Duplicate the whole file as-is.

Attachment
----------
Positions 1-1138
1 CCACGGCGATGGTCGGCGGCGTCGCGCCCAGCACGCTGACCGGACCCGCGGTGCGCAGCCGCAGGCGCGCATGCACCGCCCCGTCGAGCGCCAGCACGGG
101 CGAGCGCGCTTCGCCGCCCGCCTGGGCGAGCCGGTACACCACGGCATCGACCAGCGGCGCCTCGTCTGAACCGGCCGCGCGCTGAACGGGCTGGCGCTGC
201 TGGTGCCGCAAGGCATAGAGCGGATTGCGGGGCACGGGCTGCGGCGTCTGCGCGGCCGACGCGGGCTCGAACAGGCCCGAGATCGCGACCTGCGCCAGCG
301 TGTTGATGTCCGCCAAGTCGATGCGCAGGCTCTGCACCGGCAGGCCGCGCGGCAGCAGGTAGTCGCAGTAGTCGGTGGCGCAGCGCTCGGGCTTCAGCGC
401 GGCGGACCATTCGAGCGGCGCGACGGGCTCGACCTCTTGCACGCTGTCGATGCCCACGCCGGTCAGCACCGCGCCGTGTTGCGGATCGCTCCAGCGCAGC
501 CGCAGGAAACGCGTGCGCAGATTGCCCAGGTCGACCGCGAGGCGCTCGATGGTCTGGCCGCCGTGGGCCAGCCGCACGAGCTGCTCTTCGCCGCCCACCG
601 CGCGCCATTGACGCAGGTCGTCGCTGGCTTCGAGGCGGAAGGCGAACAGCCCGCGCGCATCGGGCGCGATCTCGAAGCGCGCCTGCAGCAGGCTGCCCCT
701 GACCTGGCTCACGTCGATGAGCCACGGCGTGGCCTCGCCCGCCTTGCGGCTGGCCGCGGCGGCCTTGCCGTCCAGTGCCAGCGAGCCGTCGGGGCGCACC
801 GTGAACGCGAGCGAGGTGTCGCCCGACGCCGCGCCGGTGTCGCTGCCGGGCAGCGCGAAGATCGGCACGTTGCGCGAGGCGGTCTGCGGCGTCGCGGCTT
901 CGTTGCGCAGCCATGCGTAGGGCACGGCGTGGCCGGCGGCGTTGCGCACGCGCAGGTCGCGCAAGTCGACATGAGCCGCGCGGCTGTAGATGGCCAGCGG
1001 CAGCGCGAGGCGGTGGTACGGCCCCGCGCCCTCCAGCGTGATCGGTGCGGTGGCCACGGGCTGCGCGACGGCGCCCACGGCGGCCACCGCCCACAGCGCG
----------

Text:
Positions 1-1138
1 CCACGGCGATGGTCGGCGGCGTCGCGCCCAGCACGCTGACCGGACCCGCGGTGCGCAGCCGCAGGCGCGCATGCACCGCCCCGTCGAGCGCCAGCACGGG
101 CGAGCGCGCTTCGCCGCCCGCCTGGGCGAGCCGGTACACCACGGCATCGACCAGCGGCGCCTCGTCTGAACCGGCCGCGCGCTGAACGGGCTGGCGCTGC
201 TGGTGCCGCAAGGCATAGAGCGGATTGCGGGGCACGGGCTGCGGCGTCTGCGCGGCCGACGCGGGCTCGAACAGGCCCGAGATCGCGACCTGCGCCAGCG
301 TGTTGATGTCCGCCAAGTCGATGCGCAGGCTCTGCACCGGCAGGCCGCGCGGCAGCAGGTAGTCGCAGTAGTCGGTGGCGCAGCGCTCGGGCTTCAGCGC
401 GGCGGACCATTCGAGCGGCGCGACGGGCTCGACCTCTTGCACGCTGTCGATGCCCACGCCGGTCAGCACCGCGCCGTGTTGCGGATCGCTCCAGCGCAGC
501 CGCAGGAAACGCGTGCGCAGATTGCCCAGGTCGACCGCGAGGCGCTCGATGGTCTGGCCGCCGTGGGCCAGCCGCACGAGCTGCTCTTCGCCGCCCACCG
601 CGCGCCATTGACGCAGGTCGTCGCTGGCTTCGAGGCGGAAGGCGAACAGCCCGCGCGCATCGGGCGCGATCTCGAAGCGCGCCTGCAGCAGGCTGCCCCT
701 GACCTGGCTCACGTCGATGAGCCACGGCGTGGCCTCGCCCGCCTTGCGGCTGGCCGCGGCGGCCTTGCCGTCCAGTGCCAGCGAGCCGTCGGGGCGCACC
801 GTGAACGCGAGCGAGGTGTCGCCCGACGCCGCGCCGGTGTCGCTGCCGGGCAGCGCGAAGATCGGCACGTTGCGCGAGGCGGTCTGCGGCGTCGCGGCTT
901 CGTTGCGCAGCCATGCGTAGGGCACGGCGTGGCCGGCGGCGTTGCGCACGCGCAGGTCGCGCAAGTCGACATGAGCCGCGCGGCTGTAGATGGCCAGCGG
1001 CAGCGCGAGGCGGTGGTACGGCCCCGCGCCCTCCAGCGTGATCGGTGCGGTGGCCACGGGCTGCGCGACGGCGCCCACGGCGGCCACCGCCCACAGCGCG